Make of this what you will, but second-overall pick Carson Wentz doesn't seem overwhelmed by making the jump from FCS to the NFL. More than that, he appears to have a better grasp on Doug Pederson's offense than some guy name Sam Bradford.

This report comes courtesy of's Matt Lombardo, who also warns against making too much of two practices.

"Wentz has shown a plus-NFL arm, accuracy to make every throw on the route tree and an ability to move the pocket and buy time," Lombardo wrote. "Not for nothing, but Wentz also seems to be ahead of Bradford in terms of mastering Pederson's offense."

He's right -- it is too early to make any grand proclamations about what this means for Wentz's NFL career, much less his rookie season. But it's certainly better than an alternate universe where Wentz is short-hopping passes all over the field and looks completely and utterly lost.

Best case: Wentz earns the starting job sooner than expected. Worst case: The Eagles roll with Bradford for another season, which seemed to be their plan all along, even before they traded up in the draft to land Wentz.

It's also worth noting that Chase Daniel, the No. 3 quarterback who signed a three-year, $21 million deal in March, knows the offense better than anyone; Daniel played for Pederson in Kansas City.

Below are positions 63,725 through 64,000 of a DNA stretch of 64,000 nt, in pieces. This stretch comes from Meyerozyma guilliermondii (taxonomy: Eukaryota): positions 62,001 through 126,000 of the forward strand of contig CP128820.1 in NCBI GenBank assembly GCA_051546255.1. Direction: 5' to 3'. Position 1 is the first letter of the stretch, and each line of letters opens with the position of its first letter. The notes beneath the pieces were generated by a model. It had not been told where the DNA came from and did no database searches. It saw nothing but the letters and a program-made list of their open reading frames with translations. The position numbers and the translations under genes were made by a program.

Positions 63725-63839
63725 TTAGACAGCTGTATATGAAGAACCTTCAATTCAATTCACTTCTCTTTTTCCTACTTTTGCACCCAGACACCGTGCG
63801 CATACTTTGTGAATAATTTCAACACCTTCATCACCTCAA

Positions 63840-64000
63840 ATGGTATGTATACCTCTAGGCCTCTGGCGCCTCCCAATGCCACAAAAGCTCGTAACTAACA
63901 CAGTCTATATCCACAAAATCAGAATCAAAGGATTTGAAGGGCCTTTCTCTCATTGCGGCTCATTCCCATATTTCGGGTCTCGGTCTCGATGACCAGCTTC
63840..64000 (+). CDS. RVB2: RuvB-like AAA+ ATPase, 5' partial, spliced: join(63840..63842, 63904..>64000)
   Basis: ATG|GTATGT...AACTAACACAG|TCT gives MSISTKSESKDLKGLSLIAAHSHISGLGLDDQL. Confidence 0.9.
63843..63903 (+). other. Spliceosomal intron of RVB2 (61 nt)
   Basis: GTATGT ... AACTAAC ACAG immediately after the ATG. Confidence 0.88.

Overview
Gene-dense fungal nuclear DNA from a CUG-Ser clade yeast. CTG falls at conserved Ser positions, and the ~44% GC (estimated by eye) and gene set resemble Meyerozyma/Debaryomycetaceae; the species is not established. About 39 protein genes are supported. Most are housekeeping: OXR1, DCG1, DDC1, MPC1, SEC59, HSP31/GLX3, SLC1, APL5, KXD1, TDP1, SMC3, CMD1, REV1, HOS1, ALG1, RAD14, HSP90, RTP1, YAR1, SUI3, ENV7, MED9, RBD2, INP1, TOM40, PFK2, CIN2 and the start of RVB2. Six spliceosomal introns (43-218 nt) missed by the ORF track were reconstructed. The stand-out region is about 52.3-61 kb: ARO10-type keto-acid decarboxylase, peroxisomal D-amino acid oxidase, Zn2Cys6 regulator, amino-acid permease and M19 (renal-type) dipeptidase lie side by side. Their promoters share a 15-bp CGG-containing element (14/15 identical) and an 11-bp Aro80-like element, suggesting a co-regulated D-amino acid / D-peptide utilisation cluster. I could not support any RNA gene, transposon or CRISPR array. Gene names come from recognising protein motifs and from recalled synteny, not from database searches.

"I think Chase, given an opportunity, yes, I think he can be (a starting quarterback)," Pederson told reporters at the NFL combine in February. "People that have worked with him for the last three years know that he has an opportunity there and hopefully he gets his chance."

Since then, the Eagles signed Bradford to a two-year deal worth up to $36 million and drafted Wentz. Bradford didn't take the Wentz news well, even though the Eagles made it clear that Bradford would be the starter in 2016. He skipped voluntary workouts, then resurfaced earlier this month to explain himself.

How long until Carson Wentz is the Eagles' starting QB? USATSI

"I just felt like I needed some time," Bradford said two weeks ago. "I could have stayed here, could have continued to work here, but I'm not sure my head really would have been here those two weeks."

Bradford, who says he understands the nature of the business, also gets why fans took issue with his seemingly selfish behavior.

"I get it," Bradford said. "[Fans] have every right to be frustrated. I think the only thing I can do going forward is to continue to get better. To go out there on Sunday's starting in September, play good football, win football games, and hopefully win them back. I don't think there is anything I can say. I think it's all about my actions and what I do going forward."

It'll be interesting to gauge Bradford's actions should he get benched for Wentz sooner rather than later.